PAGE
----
Hi, I am Saša Jurić, a software developer with 10+ years of professional experience in programming of web and desktop applications using Elixir, Erlang, Ruby, JavaScript, C# and C++. I'm also the author of the upcoming Elixir in Action book. In this blog you can read about Erlang and other programming related topics. You can subscribe to the feed, follow me on Twitter or fork me on GitHub.

Understanding Elixir macros, Part 4 - Diving deeper

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In previous installment, I've shown you some basic ways of analyzing input AST and doing something about it. Today we'll take a look at some more involved AST transformations. This will mostly be a rehash of already explained techniques. The aim is to show that it's not very hard to go deeper into the AST, though the resulting code can easily become fairly complex and somewhat hacky.

Tracing function calls

In this article, we'll create a deftraceable macro that allows us to define traceable functions. A traceable function works just like a normal function, but whenever we call it, a debug information is printed. Here's the idea:

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defmodule Test do
  import Tracer

  deftraceable my_fun(a,b) do
    a/b
  end
end

Test.my_fun(6,2)

# => test.ex(line 4) Test.my_fun(6,2) = 3

This example is of course contrived. You don't need to devise such macro, because Erlang already has very powerful tracing capabilities, and there's an Elixir wrapper available. However, the example is interesting because it will demand some deeper AST transformations and techniques.

Before starting, I'd like to mention again that you should carefully consider whether you really need such constructs. Macros such as deftraceable introduce another thing every code maintainer needs to understand. Looking at the code, it's not obvious what happens behind the scene. If everyone devises such constructs, each Elixir project will quickly turn into a soup of custom language extentions. It will be hard even for experienced developers to understand the flow of the underlying code that heavily relies on complex macros.

All that said, there will be cases suitable for macros, so you shouldn't avoid them just because someone claims that macros are bad. For example, if we didn't have tracing facilities in Erlang, we'd need to devise some kind of a macro to help us with it (not necesarilly similar to the example above, but that's another discussion), or our code would suffer from large boilerplate.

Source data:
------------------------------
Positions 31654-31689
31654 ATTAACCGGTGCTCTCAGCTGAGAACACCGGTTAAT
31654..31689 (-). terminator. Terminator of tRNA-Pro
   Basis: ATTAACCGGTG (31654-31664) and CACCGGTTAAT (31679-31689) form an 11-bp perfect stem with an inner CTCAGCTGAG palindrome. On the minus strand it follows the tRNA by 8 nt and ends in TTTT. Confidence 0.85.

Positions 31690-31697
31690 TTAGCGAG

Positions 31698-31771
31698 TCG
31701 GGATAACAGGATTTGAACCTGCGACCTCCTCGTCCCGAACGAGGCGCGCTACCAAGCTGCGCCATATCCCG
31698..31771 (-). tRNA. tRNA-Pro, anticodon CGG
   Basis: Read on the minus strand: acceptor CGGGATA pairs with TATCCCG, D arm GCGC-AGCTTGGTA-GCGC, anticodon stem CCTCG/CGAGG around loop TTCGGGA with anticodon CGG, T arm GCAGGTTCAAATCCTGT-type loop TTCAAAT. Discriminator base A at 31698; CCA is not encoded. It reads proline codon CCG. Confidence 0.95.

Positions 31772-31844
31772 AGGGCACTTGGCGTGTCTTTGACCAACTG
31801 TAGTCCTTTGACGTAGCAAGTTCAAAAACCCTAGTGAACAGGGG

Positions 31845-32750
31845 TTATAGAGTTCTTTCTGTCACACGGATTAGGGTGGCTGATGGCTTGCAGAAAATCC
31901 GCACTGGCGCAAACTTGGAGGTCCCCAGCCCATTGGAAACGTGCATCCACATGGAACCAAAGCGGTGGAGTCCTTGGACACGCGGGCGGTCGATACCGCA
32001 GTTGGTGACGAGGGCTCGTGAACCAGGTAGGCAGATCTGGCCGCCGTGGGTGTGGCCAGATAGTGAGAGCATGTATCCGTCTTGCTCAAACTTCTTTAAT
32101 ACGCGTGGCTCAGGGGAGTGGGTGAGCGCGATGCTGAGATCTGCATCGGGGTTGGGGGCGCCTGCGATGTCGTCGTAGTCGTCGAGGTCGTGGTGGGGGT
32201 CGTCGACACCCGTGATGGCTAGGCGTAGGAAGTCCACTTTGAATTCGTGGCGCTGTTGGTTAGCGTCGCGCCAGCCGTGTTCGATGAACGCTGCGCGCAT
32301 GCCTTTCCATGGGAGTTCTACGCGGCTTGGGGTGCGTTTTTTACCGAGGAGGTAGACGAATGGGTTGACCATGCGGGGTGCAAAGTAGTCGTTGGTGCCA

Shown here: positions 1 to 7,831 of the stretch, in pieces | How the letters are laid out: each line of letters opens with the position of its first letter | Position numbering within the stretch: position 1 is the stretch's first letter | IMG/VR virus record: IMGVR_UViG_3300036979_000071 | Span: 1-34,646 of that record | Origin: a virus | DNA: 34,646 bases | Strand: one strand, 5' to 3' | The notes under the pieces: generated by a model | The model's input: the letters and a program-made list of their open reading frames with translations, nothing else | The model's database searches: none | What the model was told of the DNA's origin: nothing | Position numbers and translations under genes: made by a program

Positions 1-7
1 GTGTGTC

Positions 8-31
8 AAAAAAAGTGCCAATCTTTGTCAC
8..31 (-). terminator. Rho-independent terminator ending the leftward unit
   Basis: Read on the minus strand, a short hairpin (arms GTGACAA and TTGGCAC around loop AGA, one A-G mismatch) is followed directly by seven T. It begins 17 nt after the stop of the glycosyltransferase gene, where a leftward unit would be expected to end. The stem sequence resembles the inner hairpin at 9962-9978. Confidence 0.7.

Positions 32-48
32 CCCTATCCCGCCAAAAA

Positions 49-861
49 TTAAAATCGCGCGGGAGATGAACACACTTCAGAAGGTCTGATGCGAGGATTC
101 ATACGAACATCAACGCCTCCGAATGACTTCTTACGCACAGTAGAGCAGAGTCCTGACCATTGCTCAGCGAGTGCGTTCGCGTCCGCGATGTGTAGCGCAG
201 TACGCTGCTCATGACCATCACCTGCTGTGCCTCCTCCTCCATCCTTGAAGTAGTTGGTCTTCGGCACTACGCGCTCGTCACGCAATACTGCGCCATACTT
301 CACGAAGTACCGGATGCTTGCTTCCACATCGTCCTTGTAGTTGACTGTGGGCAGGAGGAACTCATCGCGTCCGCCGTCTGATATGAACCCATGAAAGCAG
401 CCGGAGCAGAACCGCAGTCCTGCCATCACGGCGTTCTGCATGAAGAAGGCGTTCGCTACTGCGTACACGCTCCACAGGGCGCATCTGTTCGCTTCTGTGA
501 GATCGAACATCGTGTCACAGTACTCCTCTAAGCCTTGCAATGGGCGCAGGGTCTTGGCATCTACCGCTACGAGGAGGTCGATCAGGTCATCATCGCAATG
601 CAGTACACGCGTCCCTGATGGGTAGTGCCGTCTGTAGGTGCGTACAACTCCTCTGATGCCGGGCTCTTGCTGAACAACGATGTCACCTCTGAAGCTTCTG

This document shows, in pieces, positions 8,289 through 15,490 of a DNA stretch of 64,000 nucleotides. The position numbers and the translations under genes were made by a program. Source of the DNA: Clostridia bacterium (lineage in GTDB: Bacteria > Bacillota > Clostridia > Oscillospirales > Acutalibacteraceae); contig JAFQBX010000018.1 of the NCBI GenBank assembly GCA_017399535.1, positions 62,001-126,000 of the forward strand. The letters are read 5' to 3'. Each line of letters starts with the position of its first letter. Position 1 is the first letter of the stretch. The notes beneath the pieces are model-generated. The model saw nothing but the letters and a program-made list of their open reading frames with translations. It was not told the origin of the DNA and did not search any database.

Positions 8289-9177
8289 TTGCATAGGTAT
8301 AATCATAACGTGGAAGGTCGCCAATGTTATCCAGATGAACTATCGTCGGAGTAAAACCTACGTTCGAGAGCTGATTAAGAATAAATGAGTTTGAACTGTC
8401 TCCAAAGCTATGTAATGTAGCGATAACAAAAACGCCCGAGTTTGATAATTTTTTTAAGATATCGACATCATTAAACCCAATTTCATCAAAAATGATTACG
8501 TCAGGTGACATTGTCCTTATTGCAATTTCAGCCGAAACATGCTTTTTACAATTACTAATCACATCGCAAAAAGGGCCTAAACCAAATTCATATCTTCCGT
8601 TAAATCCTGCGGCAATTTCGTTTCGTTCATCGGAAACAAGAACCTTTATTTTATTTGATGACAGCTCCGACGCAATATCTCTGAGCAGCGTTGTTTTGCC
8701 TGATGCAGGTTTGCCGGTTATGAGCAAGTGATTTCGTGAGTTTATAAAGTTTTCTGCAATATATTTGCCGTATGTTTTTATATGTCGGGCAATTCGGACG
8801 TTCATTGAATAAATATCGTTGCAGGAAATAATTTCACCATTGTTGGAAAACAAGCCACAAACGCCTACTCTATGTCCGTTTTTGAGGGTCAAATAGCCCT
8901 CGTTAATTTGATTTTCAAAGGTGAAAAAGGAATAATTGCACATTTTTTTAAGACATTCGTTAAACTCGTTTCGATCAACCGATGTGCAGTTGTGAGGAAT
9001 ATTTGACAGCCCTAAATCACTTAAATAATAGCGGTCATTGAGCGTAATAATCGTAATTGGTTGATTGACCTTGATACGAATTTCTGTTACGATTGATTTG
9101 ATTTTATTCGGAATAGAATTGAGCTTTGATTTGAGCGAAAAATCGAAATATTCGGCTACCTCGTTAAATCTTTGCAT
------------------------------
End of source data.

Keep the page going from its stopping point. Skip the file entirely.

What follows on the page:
In my opinion, boilerplate is bad because the code becomes ridden with bureaucratic noise, and therefore it is harder to read and understand. Macros can certainly help in reducing crust, but before reaching for them, consider whether you can resolve duplication with run-time constructs (functions, modules, protocols).

With that long disclaimer out of the way, let's write deftraceable. First, it's worth manually generating the corresponding code.

Let's recall the usage:

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deftraceable my_fun(a,b) do
  a/b
end

The generated code should look like:

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def my_fun(a, b) do
  file = __ENV__.file
  line = __ENV__.line
  module = __ENV__.module
  function_name = "my_fun"
  passed_args = [a,b] |> Enum.map(&inspect/1) |> Enum.join(",")

  result = a/b

  loc = "#{file}(line #{line})"
  call = "#{module}.#{function_name}(#{passed_args}) = #{inspect result}"
  IO.puts "#{loc} #{call}"

  result
end

The idea is simple. We fetch various data from the compiler environment, then compute the result, and finally print everything to the screen.

The code relies on __ENV__ special form that can be used to inject all sort of compile-time informations (e.g. line number and file) in the final AST. __ENV__ is a struct and whenever you use it in the code, it will be expanded in compile time to appropriate value. Hence, wherever in code we write __ENV__.file the resulting bytecode will contain the (binary) string constant with the containing file name.

Now we need to build this code dynamically. Let's see the basic outline:

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defmacro deftraceable(??) do
  quote do
    def unquote(head) do
      file = __ENV__.file
      line = __ENV__.line
      module = __ENV__.module
      function_name = ??
      passed_args = ?? |> Enum.map(&inspect/1) |> Enum.join(",")

      result = ??

      loc = "#{file}(line #{line})"
      call = "#{module}.#{function_name}(#{passed_args}) = #{inspect result}"
      IO.puts "#{loc} #{call}"

      result
    end
  end
end